678

1.00 (ref)

27

446

1.14 (0.69–1.90)

 

1.44 (0.84–2.48)

 

Postmenopausal HT non-user

      

0.24

 

0.13

 ER-positive cancer

228

1029

1.00 (ref)

394

1060

1.69 (1.40–2.04)

 

2.28 (1.86–2.81)

 

 ER-negative cancer

51

1029

1.00 (ref)

61

1060

1.32 (0.89–1.94)

 

1.62 (1.06–2.47)

 

Abbreviations: BMI body mass index, CI confidence interval, ER estrogen receptor, HT hormone therapy, OR odds ratio

aOdds ratios estimated from polytomous multivariable logistic regression models adjusted for age, study

bOdds ratios estimated from polytomous multivariable logistic regression models adjusted for age, study, and percent density

cP value of heterogeneity of BMI by subtype association

Next, we evaluated the associations between percent density and breast cancer by ER subtype (Additional file 1: Table S2). Elevated percent density was associated with increased risk of both ER-positive and ER-negative cancers in premenopausal and postmenopausal women, although the association between percent density and ER-negative cancers was of borderline significance in HT users.

We then evaluated the associations between percent density and overall invasive breast cancer across BMI and menopausal status subgroups (Table 3). Elevated percent density was associated with increased risk across BMI subgroups. In premenopausal women, the effect of BMI-adjusted density was somewhat stronger in normal/underweight women compared to overweight/obese women [OR 1.83 (95% CI 1.54–2.18) vs 1.46 (95% CI 1.22–1.74)]. The test for interaction between BMI and percent density was of borderline statistical significance (Pint = 0.07). In postmenopausal HT non-users and users, the associations between percent density and overall breast cancer were similar across BMI subgroups. Adjusting for residual confounding by BMI within BMI subgroups did not substantively change the results (data not shown).
Table 3

Associations of percent density with overall breast cancer, by BMI and menopausal status for 1823 cases and 4720 controls

 

Normal/underweight

BMI < 25 kg/m2

Overweight/obese

BMI ≥ 25 kg/m2

 
 

Cases

Controls

Percent density

OR per S.D. (95% CI)a

Cases

Controls

Percent density

OR per S.D. (95% CI)a

P int b

Premenopausal

383

979

1.83 (1.54–2.18)

227

528

1.46 (1.22–1.74)

0.07

Postmenopausal HT user

281

678

1.64 (1.38–1.95)

198

446

1.61 (1.32–1.95)

0.84

Postmenopausal HT non-user

279

1029

1.46 (1.24–1.70)

455

1060

1.48 (1.30–1.69)

0.94

Abbreviations: BMI body mass index, CI confidence interval, ER estrogen receptor, HT hormone therapy, OR odds ratio, S.D. standard deviation

aOdds ratios estimated from polytomous multivariable logistic regression models adjusted for age, study. Standard deviation of square root-transformed percent density = 2.0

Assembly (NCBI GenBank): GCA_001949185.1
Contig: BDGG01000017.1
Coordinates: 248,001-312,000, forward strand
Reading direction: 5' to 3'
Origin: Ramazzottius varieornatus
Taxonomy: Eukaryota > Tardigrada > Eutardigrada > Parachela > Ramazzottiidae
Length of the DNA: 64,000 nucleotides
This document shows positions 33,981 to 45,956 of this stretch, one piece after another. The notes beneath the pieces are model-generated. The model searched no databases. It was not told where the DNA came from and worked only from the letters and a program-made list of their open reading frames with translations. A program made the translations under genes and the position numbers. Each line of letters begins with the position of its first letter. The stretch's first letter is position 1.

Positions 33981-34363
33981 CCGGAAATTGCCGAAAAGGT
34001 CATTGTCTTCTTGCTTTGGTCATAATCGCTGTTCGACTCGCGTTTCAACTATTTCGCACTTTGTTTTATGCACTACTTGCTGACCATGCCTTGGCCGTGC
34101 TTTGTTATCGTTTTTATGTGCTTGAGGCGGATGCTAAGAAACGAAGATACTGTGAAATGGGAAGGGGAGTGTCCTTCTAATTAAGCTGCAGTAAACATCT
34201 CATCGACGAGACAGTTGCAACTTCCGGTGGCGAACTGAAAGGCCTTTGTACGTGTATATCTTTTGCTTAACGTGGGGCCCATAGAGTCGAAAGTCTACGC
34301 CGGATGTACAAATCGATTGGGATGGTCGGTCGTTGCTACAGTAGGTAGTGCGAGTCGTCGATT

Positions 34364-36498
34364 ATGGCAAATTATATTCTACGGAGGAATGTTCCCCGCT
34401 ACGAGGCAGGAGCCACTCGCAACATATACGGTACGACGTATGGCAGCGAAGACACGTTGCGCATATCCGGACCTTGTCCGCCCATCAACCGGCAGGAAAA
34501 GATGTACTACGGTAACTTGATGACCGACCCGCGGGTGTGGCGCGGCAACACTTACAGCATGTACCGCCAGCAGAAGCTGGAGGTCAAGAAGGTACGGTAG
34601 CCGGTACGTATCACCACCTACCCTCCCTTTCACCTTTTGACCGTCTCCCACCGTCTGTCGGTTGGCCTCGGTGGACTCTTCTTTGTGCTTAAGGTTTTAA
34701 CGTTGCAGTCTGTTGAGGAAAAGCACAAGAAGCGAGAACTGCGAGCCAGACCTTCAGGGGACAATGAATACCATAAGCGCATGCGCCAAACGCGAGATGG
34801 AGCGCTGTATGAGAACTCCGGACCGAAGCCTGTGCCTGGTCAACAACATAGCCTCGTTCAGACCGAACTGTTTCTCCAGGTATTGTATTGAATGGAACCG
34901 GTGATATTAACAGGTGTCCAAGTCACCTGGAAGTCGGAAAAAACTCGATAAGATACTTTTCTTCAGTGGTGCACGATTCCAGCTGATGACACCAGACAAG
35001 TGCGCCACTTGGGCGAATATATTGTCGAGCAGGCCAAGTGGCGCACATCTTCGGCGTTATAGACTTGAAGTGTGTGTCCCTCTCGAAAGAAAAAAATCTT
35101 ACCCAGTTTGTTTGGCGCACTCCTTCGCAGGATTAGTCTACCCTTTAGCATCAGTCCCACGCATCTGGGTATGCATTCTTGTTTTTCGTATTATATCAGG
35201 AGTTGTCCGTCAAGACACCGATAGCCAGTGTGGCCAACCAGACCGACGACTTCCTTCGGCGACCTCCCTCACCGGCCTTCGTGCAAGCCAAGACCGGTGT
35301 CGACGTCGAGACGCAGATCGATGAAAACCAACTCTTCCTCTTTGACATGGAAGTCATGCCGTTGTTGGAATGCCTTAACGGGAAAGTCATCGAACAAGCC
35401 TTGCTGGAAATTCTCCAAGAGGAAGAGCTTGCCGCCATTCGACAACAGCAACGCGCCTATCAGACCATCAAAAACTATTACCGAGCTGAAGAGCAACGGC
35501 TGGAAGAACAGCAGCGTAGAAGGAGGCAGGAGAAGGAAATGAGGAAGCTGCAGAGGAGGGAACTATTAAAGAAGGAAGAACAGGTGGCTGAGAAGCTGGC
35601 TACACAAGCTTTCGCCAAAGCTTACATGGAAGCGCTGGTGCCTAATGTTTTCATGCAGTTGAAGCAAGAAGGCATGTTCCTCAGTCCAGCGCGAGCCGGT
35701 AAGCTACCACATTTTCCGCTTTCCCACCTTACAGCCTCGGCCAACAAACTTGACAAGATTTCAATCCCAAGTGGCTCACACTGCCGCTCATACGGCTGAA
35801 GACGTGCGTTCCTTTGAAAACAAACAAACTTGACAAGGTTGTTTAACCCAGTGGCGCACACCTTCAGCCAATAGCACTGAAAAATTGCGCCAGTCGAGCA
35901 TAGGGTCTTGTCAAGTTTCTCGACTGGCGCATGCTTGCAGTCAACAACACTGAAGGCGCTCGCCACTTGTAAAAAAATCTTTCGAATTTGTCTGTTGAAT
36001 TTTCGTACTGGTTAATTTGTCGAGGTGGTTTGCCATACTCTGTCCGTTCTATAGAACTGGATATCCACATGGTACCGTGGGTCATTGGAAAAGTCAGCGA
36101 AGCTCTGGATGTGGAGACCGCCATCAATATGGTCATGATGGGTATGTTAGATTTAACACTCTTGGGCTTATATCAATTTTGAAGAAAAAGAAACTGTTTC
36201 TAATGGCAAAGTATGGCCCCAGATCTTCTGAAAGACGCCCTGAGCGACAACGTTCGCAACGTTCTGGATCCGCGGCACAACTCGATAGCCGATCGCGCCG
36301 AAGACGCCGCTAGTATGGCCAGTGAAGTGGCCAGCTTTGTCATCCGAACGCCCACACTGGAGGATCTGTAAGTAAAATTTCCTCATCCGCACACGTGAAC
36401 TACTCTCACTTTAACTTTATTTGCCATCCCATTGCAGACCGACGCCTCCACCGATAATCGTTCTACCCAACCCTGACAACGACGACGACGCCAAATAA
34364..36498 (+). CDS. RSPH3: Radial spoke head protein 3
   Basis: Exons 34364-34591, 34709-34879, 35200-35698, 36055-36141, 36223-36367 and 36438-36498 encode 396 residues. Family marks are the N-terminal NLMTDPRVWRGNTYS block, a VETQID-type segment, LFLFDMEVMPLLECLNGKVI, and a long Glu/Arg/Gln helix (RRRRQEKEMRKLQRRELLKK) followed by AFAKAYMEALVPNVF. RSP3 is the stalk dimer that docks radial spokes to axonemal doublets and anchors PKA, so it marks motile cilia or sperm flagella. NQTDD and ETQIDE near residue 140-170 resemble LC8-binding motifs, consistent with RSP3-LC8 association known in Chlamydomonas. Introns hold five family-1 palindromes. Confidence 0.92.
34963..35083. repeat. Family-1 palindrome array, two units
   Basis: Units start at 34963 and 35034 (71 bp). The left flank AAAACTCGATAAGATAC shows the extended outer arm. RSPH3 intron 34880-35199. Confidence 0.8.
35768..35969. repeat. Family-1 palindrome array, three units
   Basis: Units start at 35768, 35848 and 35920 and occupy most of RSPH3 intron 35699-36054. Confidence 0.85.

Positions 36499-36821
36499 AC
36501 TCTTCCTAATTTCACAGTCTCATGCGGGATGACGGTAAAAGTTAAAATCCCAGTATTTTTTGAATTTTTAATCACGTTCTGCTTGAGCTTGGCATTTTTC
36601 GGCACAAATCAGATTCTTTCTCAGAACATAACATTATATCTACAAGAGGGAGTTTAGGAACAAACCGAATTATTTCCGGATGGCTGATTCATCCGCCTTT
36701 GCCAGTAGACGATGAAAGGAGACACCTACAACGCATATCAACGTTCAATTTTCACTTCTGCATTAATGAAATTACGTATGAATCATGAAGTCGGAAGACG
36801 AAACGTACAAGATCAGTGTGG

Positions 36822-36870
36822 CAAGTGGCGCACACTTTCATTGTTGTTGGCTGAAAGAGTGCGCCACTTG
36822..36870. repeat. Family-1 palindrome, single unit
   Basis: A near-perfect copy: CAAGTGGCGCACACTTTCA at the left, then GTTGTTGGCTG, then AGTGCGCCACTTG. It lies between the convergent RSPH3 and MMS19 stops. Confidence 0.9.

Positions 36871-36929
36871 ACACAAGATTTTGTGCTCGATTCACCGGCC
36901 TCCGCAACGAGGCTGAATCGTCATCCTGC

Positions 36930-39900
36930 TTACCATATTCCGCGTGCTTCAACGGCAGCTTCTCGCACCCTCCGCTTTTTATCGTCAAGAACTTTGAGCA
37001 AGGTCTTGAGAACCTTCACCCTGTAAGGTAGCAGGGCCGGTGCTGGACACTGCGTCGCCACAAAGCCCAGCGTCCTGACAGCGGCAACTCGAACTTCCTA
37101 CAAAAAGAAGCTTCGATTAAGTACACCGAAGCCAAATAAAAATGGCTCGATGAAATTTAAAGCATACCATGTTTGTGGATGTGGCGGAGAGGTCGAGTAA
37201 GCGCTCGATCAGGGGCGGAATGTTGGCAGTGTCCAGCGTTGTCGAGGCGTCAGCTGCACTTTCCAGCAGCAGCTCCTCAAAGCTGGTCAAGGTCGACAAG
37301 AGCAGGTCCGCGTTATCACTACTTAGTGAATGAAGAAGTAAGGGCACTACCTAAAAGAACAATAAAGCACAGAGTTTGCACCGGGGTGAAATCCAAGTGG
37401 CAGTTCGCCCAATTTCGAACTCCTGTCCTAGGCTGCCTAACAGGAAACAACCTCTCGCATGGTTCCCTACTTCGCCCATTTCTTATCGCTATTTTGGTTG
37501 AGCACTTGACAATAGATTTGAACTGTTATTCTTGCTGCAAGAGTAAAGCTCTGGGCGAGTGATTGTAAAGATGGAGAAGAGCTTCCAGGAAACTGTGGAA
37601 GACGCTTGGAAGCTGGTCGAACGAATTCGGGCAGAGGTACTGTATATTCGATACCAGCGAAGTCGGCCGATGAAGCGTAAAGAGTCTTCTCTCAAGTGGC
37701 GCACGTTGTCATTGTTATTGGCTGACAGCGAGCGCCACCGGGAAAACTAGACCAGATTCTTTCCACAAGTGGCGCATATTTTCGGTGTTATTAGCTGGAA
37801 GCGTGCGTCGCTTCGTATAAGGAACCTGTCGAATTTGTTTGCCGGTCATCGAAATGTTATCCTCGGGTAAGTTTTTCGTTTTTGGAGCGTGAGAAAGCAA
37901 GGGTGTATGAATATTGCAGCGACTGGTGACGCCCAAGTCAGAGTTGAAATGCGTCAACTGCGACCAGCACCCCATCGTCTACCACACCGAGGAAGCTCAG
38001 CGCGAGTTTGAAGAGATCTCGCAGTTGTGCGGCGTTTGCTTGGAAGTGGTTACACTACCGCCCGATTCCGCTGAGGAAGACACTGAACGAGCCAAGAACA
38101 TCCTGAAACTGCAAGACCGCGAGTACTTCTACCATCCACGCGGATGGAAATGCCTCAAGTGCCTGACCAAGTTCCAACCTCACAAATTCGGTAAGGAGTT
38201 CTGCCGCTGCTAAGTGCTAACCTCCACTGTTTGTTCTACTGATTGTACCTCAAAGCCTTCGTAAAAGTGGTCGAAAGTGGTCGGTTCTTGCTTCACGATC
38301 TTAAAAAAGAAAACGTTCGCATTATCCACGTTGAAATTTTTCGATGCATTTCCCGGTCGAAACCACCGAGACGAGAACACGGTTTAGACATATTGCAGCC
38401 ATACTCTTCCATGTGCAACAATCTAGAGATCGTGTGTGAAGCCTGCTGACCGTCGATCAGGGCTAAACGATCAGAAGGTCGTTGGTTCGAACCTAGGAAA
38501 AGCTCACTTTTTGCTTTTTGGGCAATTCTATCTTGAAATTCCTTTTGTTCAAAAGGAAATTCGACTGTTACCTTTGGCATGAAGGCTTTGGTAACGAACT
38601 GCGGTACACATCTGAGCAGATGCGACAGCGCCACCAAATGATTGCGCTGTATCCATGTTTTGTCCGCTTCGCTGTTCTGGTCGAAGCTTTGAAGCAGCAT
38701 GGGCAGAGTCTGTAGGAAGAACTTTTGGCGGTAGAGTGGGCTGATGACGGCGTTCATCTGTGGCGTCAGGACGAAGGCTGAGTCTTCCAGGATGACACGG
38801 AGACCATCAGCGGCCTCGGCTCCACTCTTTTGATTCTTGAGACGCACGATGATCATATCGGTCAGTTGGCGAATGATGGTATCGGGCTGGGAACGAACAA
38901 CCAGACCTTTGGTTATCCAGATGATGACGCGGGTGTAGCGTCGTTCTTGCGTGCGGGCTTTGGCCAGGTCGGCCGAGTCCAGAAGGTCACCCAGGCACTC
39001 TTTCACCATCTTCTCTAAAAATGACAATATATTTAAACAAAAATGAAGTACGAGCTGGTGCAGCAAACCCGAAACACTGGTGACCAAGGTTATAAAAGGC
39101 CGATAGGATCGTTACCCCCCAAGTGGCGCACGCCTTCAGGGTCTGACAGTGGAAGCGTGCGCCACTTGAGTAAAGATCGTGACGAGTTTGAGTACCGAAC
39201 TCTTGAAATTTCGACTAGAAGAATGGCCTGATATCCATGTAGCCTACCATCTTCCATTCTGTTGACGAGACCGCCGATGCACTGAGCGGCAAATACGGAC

bP value of test for BMI-percent density interaction

When we analyzed breast cancer by ER subtype, we observed a statistically significant, synergistic interaction between overweight/obesity and elevated percent density on ER-specific risk in premenopausal women (Pint = 0.008), Table 4. Specifically, in premenopausal overweight/obese women, elevated percent density was associated with higher risk of ER-negative compared to ER-positive cancer [OR 2.17 (95% CI 1.50–3.16) vs. 1.33 (95% CI 1.11–1.61) respectively, Phet = 0.01]. In contrast, among normal/underweight women, elevated percent density tended to be associated with lower risk of ER-negative compared to ER-positive cancer [OR per standard deviation increment 1.51 (95% CI 1.04–2.21) vs 1.90 (95% CI 1.57–2.29), Phet = 0.27]. The interaction between percent density and BMI remained after adjusting for residual confounding within strata (data not shown), and when analyzing BMI across normal/underweight, overweight, and obese subgroups (Additional file 1: Table S3).
Table 4

Associations of percent density with ER-positive and ER-negative breast cancer, by BMI and menopausal status for 1823 cases and 4720 controls

 

Normal/underweight

BMI < 25 kg/m2

Overweight/obese

BMI ≥ 25 kg/m2

 

Cases

Controls

Percent density

OR per S.D. (95% CI)a

P het b

Cases

Controls

Percent density

OR per S.D. (95% CI)a

P het b

Premenopausalc

   

0.27

   

0.01

 ER-positive cancer

325

979

1.90 (1.57–2.29)

 

180

528

1.33 (1.11–1.61)

 

 ER-negative cancer

58

979

1.51 (1.04–2.21)

 

47

528

2.17 (1.50–3.16)

 

Postmenopausal HT userd

   

0.22

   

0.89

 ER-positive cancer

240

678

1.71 (1.42–2.05)

 

171

446

1.60 (1.30–1.96)

 

 ER-negative cancer

41

678

1.34 (0.92–1.94)

 

27

446

1.66 (1.06–2.60)

 

Postmenopausal HT non-usere

   

0.25

   

0.66

 ER-positive cancer

228

1029

1.51 (1.27–1.80)

 

394

1060

1.50 (1.31–1.71)

 

 ER-negative cancer

51

1029

1.23 (0.89–1.70)

 

61

1060

1.40 (1.04–1.87)

 

Abbreviations: BMI body mass index, CI confidence interval, ER estrogen receptor, HT hormone therapy, OR odds ratio, S.D. standard deviation

aOdds ratios estimated from polytomous multivariable logistic regression models adjusted for age, study. Standard deviation of square root-transformed percent density = 2.0

bP value of heterogeneity of association between percent density and ER subtypes within BMI groups

cPint = 0.008 for BMI-percent density interaction within premenopausal women

dPint = 0.58 for BMI-percent density interaction within postmenopausal HT users